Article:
http://www.aswexpress.com/vimages/ar...-Chart-ASW.pdf

Here is a link to the ASW page for them:

http://www.aswexpress.com/discount-a...art-supplies/4

Cheaper at Jerrys Artarama:

http://www.jerrysartarama.com/discou...ry-Mediums.htm


another option:
http://naturalpigments.com/search_re...h=fromSear ch

Lots of info on the above site. Great resources!


Learning to see is a very important part of being an artist. When I studied painting in Miami, the teacher would point to a white wall and say, "Look at the violets; the blues, the golds." I would think, "You're out of your mind, lady, that's a white wall." Thanks to her, I did eventually learn to see it and now it's just there.

Usually, if I see even a hint of a color in my reference, I exaggerate it. In my opinion, next to values, color is a major consideration.

Sammy, this is a very interesting observation and I agree an important one! My reaction about white was the same. I don't know if you use computer graphics programs to work with digital images, but a common trick that I have learned from others about finding "colors" in white is to use whatever image editing program you have.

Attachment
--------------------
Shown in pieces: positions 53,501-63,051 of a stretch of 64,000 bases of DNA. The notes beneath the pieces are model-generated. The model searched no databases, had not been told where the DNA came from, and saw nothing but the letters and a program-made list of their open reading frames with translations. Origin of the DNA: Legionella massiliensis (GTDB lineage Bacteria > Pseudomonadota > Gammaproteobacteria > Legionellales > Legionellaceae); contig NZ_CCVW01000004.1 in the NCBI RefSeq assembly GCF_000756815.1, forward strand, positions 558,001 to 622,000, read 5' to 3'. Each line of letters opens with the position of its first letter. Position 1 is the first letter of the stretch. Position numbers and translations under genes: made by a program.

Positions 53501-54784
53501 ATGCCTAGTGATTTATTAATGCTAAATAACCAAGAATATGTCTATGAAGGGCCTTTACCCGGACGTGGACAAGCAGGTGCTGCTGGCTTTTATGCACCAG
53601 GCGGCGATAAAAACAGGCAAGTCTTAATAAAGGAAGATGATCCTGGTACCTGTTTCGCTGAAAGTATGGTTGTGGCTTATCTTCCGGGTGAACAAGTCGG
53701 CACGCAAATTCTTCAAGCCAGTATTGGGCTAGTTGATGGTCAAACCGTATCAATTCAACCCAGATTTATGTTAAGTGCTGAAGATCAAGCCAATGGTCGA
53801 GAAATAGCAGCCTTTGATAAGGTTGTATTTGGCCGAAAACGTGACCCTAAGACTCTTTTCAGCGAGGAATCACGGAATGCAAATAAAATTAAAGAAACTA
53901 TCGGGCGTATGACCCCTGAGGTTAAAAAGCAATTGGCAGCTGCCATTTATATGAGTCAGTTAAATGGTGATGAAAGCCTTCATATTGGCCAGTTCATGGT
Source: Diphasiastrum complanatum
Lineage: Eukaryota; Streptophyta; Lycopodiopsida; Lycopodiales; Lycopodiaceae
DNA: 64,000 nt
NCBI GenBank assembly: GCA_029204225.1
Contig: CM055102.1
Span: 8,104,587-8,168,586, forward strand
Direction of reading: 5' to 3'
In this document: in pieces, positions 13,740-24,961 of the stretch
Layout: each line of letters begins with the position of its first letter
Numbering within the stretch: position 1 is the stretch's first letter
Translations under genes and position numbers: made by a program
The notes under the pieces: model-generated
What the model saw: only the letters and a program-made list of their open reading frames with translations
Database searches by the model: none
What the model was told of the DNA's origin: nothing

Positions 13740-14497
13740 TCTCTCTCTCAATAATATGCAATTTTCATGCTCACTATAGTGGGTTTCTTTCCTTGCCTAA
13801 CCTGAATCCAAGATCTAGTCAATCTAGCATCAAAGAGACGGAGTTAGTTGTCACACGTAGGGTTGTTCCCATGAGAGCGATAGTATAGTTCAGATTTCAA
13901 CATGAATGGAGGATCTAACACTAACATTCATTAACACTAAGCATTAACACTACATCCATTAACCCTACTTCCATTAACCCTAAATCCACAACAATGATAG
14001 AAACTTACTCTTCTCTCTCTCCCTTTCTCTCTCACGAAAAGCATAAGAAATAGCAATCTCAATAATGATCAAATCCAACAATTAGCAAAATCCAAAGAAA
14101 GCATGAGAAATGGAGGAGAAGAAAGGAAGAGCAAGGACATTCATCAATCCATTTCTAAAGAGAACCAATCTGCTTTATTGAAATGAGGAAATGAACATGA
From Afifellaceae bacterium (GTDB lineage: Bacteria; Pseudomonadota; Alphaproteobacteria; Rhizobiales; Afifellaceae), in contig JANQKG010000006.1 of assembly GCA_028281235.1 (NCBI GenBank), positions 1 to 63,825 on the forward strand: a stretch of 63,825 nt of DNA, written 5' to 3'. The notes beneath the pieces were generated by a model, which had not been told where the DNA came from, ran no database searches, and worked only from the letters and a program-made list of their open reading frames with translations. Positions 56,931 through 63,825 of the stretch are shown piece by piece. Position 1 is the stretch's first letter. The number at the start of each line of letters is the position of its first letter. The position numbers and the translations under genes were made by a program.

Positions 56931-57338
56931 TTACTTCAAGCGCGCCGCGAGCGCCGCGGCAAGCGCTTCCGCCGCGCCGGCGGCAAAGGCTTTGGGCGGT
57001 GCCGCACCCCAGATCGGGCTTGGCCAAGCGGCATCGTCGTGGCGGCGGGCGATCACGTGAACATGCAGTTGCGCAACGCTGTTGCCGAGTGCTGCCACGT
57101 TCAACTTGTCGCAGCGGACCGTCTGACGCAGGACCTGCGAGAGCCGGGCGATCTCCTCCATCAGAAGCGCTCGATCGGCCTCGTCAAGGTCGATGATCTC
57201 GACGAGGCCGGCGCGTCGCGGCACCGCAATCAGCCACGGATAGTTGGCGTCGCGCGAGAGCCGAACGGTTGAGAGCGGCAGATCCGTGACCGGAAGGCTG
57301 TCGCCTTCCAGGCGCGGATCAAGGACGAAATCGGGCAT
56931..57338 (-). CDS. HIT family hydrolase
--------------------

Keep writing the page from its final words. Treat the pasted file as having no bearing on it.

Look for the "filter" or "tool" that manipulates what is usually called "HSL" for "Hue, Saturation, Lightness". Sometimes there is a filter or tool specifically for Saturation (= intensity, sort of like turning the "color control" on an older tv up and down).

Take saturation to 0 and you essentially have what looks like a b&w photo, although this is not the same as converting to a true grayscale image).

However, if you go the other way and play with increasing the saturation in the image you can eventually start to "oversaturate" it and sart seeing colors appear. Of course if you take it to the extreme you will see something very garish.

However, used judiciously this sometimes will show hints of what colors are lurking in that "white" or other light hue!! From there, just use some common sense to figure out what would look "true" to the real image in your painting.


I'm glad that you're enjoying this thread. If you start on a rose, be sure to show it to us.

I hope you don't mind my long post, Sammy. I just thought you and others might be interested in these tidbits.

This is so wonderful a thread I'm going to have to print it out to study in detail. I might even try ( dare I even suggest it ) a BLUE rose.....SOMEDAY!